Access to Information : A Call to Arms
Government's controversial report on alleged corruption in the multibillion rand arms procurement package is the centrepiece of a case that is scheduled to start in the Pretoria high court this week.
The case may also test the extent of the Promotion of Access to Information Act's powers to force government disclosure.
Cape Town technologist cum businessman Richard Young, who has pursued government with single-minded determination for years, claiming officials were bribed in the deals, wants to see if the president's office "softened" the investigators' report into the allegations.
The joint investigation team led by auditor-general Shauket Fakie, then public protector Selby Baqwa and director of public prosecutions Bulelani Ngcuka found some officials guilty of irregularities and conflicts of interest but concluded there was no evidence of improper or unlawful conduct.
The chief of defence acquisitions Chippy Shaik, whose brother Schabir was a subcontractor in the corvettes deal, was subsequently dismissed.
In November 2001, shortly after the report appeared, Young's military technology company, C²I² applied under the access to information act to see the draft of the report that allegedly went to President Thabo Mbeki before it was made public. The auditor-general refused on the grounds that the act exempts him from making such disclosure.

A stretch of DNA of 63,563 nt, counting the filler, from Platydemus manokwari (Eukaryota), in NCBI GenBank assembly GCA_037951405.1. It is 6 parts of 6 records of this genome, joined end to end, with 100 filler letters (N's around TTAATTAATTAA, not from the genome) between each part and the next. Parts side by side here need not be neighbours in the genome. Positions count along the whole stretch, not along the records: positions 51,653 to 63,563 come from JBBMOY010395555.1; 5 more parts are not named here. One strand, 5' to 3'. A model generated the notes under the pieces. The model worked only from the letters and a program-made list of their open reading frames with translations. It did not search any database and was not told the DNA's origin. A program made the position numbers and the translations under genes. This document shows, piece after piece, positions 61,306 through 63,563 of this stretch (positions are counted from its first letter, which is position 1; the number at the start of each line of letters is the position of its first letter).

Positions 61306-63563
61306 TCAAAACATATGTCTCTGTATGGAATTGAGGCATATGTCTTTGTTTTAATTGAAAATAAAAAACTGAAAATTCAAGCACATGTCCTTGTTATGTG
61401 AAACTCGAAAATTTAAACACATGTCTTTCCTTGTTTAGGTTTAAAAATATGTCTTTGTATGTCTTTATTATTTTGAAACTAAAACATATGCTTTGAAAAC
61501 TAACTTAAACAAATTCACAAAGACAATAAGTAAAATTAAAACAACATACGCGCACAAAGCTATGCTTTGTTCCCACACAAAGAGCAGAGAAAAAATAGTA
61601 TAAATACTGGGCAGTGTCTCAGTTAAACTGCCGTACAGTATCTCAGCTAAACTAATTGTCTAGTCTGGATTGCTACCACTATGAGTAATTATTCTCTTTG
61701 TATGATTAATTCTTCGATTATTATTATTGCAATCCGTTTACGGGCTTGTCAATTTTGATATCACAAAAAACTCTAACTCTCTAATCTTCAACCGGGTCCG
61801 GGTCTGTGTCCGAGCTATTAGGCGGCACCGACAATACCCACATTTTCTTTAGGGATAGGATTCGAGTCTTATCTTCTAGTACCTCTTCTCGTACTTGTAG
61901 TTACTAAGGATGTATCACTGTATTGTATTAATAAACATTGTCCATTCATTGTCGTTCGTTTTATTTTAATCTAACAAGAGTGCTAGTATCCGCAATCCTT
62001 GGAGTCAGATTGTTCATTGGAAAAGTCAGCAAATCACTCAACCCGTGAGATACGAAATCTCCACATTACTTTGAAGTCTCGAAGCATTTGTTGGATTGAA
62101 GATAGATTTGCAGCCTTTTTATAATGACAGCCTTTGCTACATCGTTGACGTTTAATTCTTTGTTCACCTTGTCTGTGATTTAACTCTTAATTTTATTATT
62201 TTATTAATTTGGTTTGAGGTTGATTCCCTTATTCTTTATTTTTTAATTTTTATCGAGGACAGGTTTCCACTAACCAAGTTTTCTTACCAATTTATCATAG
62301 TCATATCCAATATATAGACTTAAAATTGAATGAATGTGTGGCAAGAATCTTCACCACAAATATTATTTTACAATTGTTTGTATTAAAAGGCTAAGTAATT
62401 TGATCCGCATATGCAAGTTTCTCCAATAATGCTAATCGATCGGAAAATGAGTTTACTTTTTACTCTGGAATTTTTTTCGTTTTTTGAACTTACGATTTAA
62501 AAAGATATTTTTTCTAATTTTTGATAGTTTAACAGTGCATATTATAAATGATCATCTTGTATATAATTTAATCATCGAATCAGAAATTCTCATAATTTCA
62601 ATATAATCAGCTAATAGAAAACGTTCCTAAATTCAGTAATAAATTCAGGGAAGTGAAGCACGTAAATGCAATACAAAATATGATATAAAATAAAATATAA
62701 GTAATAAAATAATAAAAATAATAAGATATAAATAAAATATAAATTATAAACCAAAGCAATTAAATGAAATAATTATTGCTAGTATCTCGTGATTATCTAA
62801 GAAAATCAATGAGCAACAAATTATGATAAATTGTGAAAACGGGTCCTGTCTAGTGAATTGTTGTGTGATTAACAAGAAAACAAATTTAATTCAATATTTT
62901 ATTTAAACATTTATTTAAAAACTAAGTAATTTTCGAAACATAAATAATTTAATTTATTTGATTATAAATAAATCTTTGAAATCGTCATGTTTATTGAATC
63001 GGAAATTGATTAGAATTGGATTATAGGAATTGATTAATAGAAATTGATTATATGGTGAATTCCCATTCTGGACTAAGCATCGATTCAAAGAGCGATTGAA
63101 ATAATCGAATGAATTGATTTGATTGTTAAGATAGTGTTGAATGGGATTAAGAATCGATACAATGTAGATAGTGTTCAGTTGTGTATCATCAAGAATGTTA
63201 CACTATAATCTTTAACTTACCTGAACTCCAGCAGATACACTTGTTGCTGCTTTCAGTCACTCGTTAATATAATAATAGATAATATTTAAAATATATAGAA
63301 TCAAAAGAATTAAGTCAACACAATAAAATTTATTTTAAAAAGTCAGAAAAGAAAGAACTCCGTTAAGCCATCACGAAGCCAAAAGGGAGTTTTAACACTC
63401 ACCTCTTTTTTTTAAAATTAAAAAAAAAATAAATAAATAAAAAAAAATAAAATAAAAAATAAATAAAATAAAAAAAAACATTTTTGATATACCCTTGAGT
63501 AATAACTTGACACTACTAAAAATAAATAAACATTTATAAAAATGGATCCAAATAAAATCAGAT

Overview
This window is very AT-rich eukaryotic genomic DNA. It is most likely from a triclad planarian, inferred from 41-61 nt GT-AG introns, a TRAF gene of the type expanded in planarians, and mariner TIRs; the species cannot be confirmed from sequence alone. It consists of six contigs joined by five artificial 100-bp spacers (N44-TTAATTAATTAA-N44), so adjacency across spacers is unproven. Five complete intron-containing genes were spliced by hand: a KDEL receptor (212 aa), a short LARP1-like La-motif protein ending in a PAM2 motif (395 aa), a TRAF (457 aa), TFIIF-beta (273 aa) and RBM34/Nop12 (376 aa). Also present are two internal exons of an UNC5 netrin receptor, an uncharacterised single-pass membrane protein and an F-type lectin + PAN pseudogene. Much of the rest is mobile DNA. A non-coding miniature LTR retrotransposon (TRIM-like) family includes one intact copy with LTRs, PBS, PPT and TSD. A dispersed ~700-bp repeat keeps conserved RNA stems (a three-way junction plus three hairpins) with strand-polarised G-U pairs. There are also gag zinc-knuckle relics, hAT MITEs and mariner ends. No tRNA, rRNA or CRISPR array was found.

Young decided to test this in court. The case was due to start on November 7. Respondents are the three heads of the investigating agencies and defence minister Mosiuoa Lekota.
C²I² is a secondary contractor in the corvettes deal. It missed out, though, on the most lucrative subcontract, prompting Young to call foul .
The Institute for Democracy is expected to ask the court to be admitted as amicus curae to the application on the grounds that the information is in the public interest.
With acknowledgements to Peter Honey and Financial Mail.